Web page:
Researchers at the University of California at Berkeley, US, have created a chameleon coating capable of changing color when stretched or bent. Several applications are possible like camouflage for a vehicle, in giant screens or structural strength sensors for buildings and aeronautics.
Few years back there was the talk of creating a polymer gel that is capable of changing its color in response to various stimuli (temperature, pressure, humidity, salt concentration). In a current development, researchers at the University of California at Berkeley, have created what they call a “chameleon skin” whose color can vary depending on whether it is bent or stretched. This extremely thin coating could have numerous applications in the field of entertainment, security and surveillance.
The details have been given in an article of the journal Optica, by Connie Chang-Hasnain, a professor of electrical engineering and computer, and research team lead. She says that she was inspired by nature, as well as, some species of butterflies and beetles whose iridescent colors are a result of playing with the wavelength of the light. This structural phenomenon as opposed to the chemical techniques (based upon dyes and pigments) can already be seen in astronomy in the case diffraction networks. But the optical losses are too high for efficient color control. This is where the innovation of the Berkeley team comes into play.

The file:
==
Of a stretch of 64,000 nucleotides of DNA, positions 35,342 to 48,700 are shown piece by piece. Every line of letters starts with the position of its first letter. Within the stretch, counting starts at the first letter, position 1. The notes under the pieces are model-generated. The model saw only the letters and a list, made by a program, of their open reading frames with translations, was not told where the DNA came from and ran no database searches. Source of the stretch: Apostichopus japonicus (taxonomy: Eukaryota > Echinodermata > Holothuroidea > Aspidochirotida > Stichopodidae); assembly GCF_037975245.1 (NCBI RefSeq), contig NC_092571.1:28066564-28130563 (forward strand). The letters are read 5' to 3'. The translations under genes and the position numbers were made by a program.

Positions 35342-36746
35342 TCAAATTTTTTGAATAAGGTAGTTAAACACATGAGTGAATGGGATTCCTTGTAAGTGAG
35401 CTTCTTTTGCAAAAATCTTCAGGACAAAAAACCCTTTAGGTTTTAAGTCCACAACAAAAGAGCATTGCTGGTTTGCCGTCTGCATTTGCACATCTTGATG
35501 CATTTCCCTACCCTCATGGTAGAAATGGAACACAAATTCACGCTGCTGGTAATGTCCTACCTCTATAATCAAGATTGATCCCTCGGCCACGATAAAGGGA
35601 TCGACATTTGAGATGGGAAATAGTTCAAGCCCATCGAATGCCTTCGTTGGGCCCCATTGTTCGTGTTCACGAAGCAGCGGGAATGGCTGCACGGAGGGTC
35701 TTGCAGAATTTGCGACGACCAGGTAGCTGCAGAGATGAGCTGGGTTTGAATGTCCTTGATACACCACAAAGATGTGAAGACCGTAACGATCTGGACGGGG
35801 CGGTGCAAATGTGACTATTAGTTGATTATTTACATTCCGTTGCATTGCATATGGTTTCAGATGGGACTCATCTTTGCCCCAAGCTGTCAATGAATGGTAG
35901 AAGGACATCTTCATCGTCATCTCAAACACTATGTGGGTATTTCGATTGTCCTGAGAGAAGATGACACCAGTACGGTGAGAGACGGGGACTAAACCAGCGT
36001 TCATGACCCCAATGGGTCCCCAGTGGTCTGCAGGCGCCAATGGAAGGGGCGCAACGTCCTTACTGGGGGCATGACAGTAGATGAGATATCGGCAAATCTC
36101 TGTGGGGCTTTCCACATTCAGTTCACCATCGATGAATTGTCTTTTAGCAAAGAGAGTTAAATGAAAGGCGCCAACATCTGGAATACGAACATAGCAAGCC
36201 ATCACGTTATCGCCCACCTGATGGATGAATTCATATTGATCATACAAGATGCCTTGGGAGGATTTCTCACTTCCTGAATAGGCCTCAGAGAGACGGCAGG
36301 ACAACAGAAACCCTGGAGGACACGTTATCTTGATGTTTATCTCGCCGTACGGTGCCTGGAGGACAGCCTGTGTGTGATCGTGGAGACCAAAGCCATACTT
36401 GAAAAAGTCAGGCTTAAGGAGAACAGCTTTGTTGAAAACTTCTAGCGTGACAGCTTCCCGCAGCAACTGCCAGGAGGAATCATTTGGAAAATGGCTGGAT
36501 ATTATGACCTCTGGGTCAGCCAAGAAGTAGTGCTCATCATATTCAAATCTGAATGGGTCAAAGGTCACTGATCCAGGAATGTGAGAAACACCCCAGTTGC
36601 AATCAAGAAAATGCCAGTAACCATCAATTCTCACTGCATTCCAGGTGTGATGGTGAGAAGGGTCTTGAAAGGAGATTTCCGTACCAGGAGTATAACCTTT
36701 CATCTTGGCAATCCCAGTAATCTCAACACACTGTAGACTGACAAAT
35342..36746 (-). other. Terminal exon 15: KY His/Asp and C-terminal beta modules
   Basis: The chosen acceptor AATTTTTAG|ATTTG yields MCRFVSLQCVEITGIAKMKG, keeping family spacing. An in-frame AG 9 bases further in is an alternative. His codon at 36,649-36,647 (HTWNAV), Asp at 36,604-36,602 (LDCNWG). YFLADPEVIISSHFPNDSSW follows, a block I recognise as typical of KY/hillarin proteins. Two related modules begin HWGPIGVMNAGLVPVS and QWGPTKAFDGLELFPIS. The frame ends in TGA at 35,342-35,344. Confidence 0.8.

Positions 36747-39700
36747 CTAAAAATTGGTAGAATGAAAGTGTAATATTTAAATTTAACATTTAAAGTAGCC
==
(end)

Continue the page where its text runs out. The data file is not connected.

Inspired by the diffraction gratings , the researchers used a technique to create nanoscale etching slots spaced at regular intervals on a silicon film thousand times thinner than a human hair. Instead of reflecting all the visible spectrum, these peaks reflect a wavelength specific light that corresponds to the desired color. The color change is controlled by varying the spacing between the peaks as a result of bending or stretching.